The U.S. Department of Education accepts applications beginning January 1 of each year for the upcoming academic year. Each application period is 18 months; most federal, state, and institutional aid is provided on a first come, first served basis. There are six (6) states — Illinois, Kentucky, North Carolina, South Carolina, Tennessee, and Vermont — that award state grants on a first-come, first-served basis until the money runs out. Students are advised to submit a FAFSA as early as possible for consideration for maximum financial assistance.

The Department of Education advises students to utilize the IRS Data Retrieval Tool (DRT), which is made available on the FAFSA. This tool will retrieve most of the student's tax information, excluding wages, directly from the IRS and automatically input the information on his or her application. The DRT may be used for both students and parents alike.

Applicants who have completed a FAFSA in previous years may submit a renewal FAFSA. Any information that has changed must be updated annually. The FAFSA consists of numerous questions (at least 130 for the 2010–2011 academic year) regarding a student's (and his or her family's) assets, income, and dependency. These are entered into a formula that determines the Expected Family Contribution (EFC). A number of factors are used in determining the EFC including the household size, income, number of students from household in college and assets (not including retirement and 401 (k) funds). This information is required because of the expectation that parents will contribute to their child's education, whether that is true or not.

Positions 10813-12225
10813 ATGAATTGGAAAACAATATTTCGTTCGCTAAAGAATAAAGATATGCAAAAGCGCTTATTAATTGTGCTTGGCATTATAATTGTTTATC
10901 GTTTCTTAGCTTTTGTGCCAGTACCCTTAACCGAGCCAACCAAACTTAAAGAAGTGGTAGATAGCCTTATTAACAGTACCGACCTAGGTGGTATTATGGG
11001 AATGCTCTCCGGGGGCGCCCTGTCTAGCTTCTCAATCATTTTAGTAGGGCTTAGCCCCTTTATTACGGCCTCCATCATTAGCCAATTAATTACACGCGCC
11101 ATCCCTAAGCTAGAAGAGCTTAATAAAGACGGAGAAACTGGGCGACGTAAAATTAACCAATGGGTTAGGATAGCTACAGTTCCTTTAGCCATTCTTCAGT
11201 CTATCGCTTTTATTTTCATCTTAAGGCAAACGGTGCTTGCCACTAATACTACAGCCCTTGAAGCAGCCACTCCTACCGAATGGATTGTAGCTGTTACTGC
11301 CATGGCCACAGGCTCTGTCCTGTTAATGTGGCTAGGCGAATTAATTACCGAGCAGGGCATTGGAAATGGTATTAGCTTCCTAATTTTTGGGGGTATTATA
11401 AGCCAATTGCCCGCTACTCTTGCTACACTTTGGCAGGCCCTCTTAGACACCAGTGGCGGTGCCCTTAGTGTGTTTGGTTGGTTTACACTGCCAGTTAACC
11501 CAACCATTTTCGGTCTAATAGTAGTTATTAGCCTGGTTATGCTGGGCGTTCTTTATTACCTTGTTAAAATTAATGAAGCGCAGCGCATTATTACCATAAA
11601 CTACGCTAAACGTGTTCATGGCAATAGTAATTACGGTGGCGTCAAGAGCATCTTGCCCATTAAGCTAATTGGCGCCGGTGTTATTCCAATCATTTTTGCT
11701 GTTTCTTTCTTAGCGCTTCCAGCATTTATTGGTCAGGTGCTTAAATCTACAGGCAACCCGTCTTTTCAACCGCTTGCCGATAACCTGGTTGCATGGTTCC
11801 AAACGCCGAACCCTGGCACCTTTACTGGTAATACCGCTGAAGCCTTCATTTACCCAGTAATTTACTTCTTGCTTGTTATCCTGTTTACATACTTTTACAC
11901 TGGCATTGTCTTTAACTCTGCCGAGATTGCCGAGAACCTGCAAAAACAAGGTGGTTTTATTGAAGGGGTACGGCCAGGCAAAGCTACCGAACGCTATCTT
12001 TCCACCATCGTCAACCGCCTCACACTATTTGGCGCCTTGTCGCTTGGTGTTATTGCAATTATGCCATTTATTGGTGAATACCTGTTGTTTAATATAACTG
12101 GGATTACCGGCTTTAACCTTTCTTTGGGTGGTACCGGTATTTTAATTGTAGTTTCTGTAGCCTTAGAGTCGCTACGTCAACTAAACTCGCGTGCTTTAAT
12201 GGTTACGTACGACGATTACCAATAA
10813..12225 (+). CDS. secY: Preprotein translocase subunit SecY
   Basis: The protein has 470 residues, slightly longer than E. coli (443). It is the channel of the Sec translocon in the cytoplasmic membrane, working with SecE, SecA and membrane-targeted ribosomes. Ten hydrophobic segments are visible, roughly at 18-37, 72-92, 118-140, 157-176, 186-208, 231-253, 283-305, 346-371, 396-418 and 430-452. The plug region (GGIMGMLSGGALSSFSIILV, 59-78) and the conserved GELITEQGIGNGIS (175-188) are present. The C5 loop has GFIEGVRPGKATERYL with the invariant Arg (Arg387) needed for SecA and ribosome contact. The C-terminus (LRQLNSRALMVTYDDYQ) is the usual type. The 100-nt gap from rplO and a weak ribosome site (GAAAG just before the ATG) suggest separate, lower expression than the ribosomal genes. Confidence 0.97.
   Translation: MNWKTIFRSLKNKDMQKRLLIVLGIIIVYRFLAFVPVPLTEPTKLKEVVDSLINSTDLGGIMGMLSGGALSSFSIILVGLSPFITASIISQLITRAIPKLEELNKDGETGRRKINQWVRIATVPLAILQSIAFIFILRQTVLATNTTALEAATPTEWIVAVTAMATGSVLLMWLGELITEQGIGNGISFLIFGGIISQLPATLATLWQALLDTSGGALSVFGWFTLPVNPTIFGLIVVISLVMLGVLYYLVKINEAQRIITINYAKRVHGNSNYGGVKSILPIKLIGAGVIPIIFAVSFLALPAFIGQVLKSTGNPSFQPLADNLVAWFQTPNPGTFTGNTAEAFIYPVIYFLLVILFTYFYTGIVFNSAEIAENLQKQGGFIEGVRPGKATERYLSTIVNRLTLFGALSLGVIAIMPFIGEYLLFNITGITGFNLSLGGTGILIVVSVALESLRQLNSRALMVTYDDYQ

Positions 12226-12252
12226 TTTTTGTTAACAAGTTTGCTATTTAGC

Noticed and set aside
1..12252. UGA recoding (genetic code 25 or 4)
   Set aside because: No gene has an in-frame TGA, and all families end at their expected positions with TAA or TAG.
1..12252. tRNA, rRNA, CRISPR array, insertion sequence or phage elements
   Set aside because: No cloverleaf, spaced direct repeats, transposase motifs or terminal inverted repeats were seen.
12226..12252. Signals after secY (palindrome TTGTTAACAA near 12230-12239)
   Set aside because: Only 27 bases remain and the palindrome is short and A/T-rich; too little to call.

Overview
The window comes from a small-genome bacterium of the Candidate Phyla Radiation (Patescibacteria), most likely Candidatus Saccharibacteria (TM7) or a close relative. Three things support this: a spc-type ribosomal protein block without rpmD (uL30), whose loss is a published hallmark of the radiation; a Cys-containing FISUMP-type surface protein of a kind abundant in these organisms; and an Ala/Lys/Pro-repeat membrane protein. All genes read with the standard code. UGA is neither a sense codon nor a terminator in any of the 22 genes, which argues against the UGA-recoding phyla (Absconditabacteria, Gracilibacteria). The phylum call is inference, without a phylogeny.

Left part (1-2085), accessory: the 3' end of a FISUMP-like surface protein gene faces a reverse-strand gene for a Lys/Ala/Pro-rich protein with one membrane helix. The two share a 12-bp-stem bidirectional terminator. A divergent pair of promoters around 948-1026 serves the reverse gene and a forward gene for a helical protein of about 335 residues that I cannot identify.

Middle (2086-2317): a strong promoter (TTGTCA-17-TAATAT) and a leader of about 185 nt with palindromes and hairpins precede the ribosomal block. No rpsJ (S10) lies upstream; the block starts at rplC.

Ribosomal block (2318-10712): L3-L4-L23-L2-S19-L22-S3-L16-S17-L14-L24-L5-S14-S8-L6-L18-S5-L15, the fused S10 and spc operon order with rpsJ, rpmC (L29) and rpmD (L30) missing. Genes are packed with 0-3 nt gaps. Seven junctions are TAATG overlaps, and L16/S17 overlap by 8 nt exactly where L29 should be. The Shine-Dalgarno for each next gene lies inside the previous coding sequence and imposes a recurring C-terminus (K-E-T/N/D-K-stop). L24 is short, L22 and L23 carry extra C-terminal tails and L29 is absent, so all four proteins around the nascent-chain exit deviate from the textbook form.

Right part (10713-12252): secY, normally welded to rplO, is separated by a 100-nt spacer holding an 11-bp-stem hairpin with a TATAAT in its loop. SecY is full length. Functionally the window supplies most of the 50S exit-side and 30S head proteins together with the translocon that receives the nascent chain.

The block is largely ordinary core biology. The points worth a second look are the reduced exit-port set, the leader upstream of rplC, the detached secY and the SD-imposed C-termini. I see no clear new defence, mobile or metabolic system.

The FAFSA does not have questions related to students or family's race, ethnicity, sexual orientation, disability, or religion. FAFSA does ask which colleges a student is applying to, and the entire list of up to ten colleges is sent to each college; as a result, admissions officers can see which other colleges a student is applying to. There was controversy about college admissions officers and enrollment consultants using data mining techniques to analyze these lists, and concerns that colleges interpret a higher FAFSA position as a sign of demonstrated interest in attending, as well as concerns that colleges could deny admission, waitlist applicants, or offer less financial aid as a result of such interpretations. Advisers recommend alphabetical lists of colleges to obscure preferences.

A Student Aid Report (SAR), which is a summary of the FAFSA responses, is forwarded to the student. The student should review the SAR carefully for errors and make any corrections. An electronic version of the SAR (called an ISIR) is made available to the colleges/universities the student selects on the FAFSA. The ISIR is also sent to state agencies that award need-based aid.

Some colleges also require the CSS Profile to be filled out as early as the same deadline as an early admissions or early decision application deadline. The CSS is a fee-based product of the College Board and usually concerns funds disbursed by a college rather than federal funds.